Tell them what’s so cool about the book you’re currently into, and why.

Delve into the ideas behind the story that fascinate you, without making them read. They might not be into the turning pages part but they do enjoy talking to you.

Appreciate the fact that they don’t mind letting you dive into a book while they watch their favorite show. Or the way they let you take up all the flat surfaces in the house with your books. More shelf space for you, right?

Recommend books for them to buy for your birthday, and say thank you.

You two might never be that super cute scene from Disney/Pixar’s Up where Carl and Ellie are reading together in their separate chairs, but they let you fly your bibliophile flag with pride and that’s pretty cool.

Besides, they will end up knowing the plots of books you care about anyway because there are always movie adaptations to go see together.

picture courtesy stocksnap.io and Jessica Ruscello

In the Time You Don’t Feel Like Writing

art in a time of darkness

Hitting a slump in the writing lately. How can I care about my pretend worlds when the real world is so messed up it hurts? Twenty-two people are dead in Manchester, for no reason other than hate. Twenty-two families are dealing with pain I can’t imagine. So many attacks have been carried out, just in the last two years. Too many people are dead.

The orange cheeto fart that I didn’t vote for is busy chipping away at every program that gives my country worth, hacking down the taxes that pay for my husband’s job (public city employee) and my own (public school teacher), and making the country look exactly as stupid as our allies have always suspected we are.

It’s so hard to set that aside and work on creating stories full of hope. Sometimes there doesn’t seem to be any point in doing it.

Luckily for me there are people like Chuck Wendig, who have words of encouragement and a call to carry on. He writes to remind us why it’s worth it. His article is incredibly NSFW (lots of cussing, be warned) but it’s full of fire for you if you’re feeling the same way. He wrote it back in December 2016 but it’s still very relevant. Find it here, and keep on doing art. As Chuck says in his post ” . . . grab the rope. Add your own knot. Pull yourself along and help others to do the same.”

 

 

photo courtesy stocksnap.io and Alejandro Escamilla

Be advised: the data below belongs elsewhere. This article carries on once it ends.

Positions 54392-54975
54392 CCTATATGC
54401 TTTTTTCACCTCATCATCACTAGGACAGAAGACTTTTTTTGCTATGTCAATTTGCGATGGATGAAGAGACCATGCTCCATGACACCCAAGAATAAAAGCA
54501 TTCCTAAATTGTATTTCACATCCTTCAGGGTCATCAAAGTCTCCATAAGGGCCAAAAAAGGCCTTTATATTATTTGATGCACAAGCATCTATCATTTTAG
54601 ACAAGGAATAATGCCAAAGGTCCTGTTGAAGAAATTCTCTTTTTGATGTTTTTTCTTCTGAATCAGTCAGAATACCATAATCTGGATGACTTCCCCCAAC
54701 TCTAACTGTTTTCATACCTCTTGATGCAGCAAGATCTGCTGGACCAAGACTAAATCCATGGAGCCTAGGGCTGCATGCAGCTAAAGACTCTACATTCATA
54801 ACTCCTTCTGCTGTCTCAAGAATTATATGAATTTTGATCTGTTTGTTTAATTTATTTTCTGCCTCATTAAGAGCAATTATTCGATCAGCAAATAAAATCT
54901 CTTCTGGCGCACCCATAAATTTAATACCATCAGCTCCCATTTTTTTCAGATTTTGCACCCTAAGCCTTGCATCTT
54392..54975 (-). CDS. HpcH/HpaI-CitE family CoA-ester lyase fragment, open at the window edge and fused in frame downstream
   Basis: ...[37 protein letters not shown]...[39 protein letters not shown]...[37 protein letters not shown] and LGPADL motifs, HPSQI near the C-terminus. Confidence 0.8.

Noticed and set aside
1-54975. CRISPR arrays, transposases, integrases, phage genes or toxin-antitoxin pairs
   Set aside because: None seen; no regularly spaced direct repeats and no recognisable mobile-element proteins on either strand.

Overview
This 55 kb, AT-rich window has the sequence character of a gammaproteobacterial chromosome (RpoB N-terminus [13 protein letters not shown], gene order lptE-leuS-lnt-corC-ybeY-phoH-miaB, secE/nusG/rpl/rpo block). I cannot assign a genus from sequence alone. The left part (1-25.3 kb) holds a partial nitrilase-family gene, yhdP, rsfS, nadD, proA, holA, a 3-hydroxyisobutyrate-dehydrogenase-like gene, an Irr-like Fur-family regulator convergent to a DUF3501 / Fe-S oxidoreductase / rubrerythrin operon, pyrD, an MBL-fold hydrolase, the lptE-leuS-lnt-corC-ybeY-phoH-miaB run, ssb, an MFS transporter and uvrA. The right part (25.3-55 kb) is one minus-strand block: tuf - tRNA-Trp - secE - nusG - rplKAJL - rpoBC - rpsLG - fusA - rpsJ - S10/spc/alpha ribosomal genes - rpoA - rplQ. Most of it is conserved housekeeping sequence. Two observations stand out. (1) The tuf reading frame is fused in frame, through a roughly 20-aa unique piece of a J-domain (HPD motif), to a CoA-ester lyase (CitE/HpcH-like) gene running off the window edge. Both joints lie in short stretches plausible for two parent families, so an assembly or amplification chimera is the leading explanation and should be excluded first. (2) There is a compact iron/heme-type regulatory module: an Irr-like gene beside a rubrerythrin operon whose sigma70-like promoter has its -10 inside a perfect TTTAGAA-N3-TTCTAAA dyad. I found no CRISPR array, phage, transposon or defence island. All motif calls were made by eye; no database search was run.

Writing A Query Letter: Part 1

The salutation

Since I’m in the process of writing one and getting back in the trenches, there’s no reason you shouldn’t benefit from all the research I’ve been doing for your own query letters. This will be a multi-part series.

First of all, some Quality advice on Querying from the site Agent Query.com. Their article links to my other go-tos for this, namely Writer’s Digest and Query Shark. Everything you need, on one easy to navigate page=win for you. Plus, Agent Query has a whole part of their site dedicated to successful query letters. Reading examples of what worked is invaluable, at least to me, as a starting point.

Let’s jump right in to writing the very first part of a query letter; the salutation.

Is it really that important? Well, yes. This would seem like a self-evident, common politeness rule that would be easy to follow without being told, but you would be surprised how often it’s not. I hang out a lot on the “Queries” tab at mswishlist.com. As agents read through their slush pile they tweet their reaction and why they passed or requested. It’s like peering through the window into their thought process, and incredibly helpful. Most of the examples I’ll be using of what not to do are from these tweets.

Do: “Dear Ms. [Agent’s last name]”

Don’t: Fw:Fw: Obvious Mass Query to any and all literary agencies

-Their name is on the agency website, just above all of their submission guidelines and the genres they represent, which you have of course read carefully. Right? A mass forward generic email is conspicuous, lazy, and sort of disrespectful. Never mass forward.

Do: “Dear Mr. [Agent’s last name]”

Don’t: “Dear Fabulous Fantastic Agent Who I Know Will Love My Book”

-Think of it as a professional business letter. If they become your agent, it will be a business relationship. Trying to be cutesy or humorous in your salutation will backfire on you, because it’s not professional and plain writing doesn’t convey that it’s supposed to be funny the way body language would. It just doesn’t work. Never try to be funny.

Do: “Dear Mrs. [Agent’s last name]”

Don’t: “Dear Mrs. Jane Doe, it’s so cool that your maiden name was the same as mine! I looked you up on those personal info sites, there was a lot of neat information. How do you like living in Greenwich?”

-AAAHH! Creepy! Yes, personalize your query letter to the agent you are querying. If their agent profile lists them as “Mrs.” or makes a clear reference to kids and hubby, a Mrs. is appropriate. No, do not take “personalize” to mean “stomp down personal boundary fences and channel your inner stalker.” Never be a creeper person.

Do: “Dear Ms. [Agent’s last name, spelled correctly!]

Don’t: “To Whom it May Concern”

Similar to a mass forward. This agent is spending a large part of their working hours reading through queries. At least let them know you’re interested in talking to them by saluting them with their correctly spelled name. If you end up working together, their name will be somewhat important to get right (just sayin’). Never make it obvious you didn’t put forth the bare minimum of effort to be respectful and personable.

To summarize: Be professional. Take the time to learn their last name and how to spell it, and use that. The salutation is not the time to demonstrate how you’re a rule breaker, or really funny.

Another good resource to begin with: How to personalize your query letters from Agent Carly Watters’ Blog

 

picture courtesy: stocksnap.io via Alisa Anton